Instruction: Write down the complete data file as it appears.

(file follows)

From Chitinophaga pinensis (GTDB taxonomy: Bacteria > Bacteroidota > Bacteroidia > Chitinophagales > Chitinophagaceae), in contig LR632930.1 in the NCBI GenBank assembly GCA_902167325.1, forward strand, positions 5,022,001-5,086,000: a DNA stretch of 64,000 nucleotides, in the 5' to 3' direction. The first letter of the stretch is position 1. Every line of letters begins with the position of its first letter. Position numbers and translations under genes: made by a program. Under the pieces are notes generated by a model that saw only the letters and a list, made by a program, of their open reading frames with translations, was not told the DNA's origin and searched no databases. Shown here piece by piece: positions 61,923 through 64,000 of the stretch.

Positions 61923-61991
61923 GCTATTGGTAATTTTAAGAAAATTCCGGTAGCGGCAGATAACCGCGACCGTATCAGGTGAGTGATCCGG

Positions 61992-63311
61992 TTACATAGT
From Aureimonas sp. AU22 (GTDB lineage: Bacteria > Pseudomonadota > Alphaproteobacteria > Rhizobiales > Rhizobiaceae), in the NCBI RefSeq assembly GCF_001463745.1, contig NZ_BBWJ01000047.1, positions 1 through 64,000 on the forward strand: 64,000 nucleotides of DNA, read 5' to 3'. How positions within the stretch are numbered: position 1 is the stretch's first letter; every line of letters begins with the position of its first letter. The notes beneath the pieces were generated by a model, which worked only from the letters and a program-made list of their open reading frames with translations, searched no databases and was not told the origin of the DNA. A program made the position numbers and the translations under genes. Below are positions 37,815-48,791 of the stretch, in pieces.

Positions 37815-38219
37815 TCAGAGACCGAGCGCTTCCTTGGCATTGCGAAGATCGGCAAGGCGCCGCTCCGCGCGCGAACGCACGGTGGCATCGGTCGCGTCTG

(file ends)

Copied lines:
From Chitinophaga pinensis (GTDB taxonomy: Bacteria > Bacteroidota > Bacteroidia > Chitinophagales > Chitinophagaceae), in contig LR632930.1 in the NCBI GenBank assembly GCA_902167325.1, forward strand, positions 5,022,001-5,086,000: a DNA stretch of 64,000 nucleotides, in the 5' to 3' direction. The first letter of the stretch is position 1. Every line of letters begins with the position of its first letter. Position numbers and translations under genes: made by a program. Under the pieces are notes generated by a model that saw only the letters and a list, made by a program, of their open reading frames with translations, was not told the DNA's origin and searched no databases. Shown here piece by piece: positions 61,923 through 64,000 of the stretch.

Positions 61923-61991
61923 GCTATTGGTAATTTTAAGAAAATTCCGGTAGCGGCAGATAACCGCGACCGTATCAGGTGAGTGATCCGG

Positions 61992-63311
61992 TTACATAGT
From Aureimonas sp. AU22 (GTDB lineage: Bacteria > Pseudomonadota > Alphaproteobacteria > Rhizobiales > Rhizobiaceae), in the NCBI RefSeq assembly GCF_001463745.1, contig NZ_BBWJ01000047.1, positions 1 through 64,000 on the forward strand: 64,000 nucleotides of DNA, read 5' to 3'. How positions within the stretch are numbered: position 1 is the stretch's first letter; every line of letters begins with the position of its first letter. The notes beneath the pieces were generated by a model, which worked only from the letters and a program-made list of their open reading frames with translations, searched no databases and was not told the origin of the DNA. A program made the position numbers and the translations under genes. Below are positions 37,815-48,791 of the stretch, in pieces.

Positions 37815-38219
37815 TCAGAGACCGAGCGCTTCCTTGGCATTGCGAAGATCGGCAAGGCGCCGCTCCGCGCGCGAACGCACGGTGGCATCGGTCGCGTCTG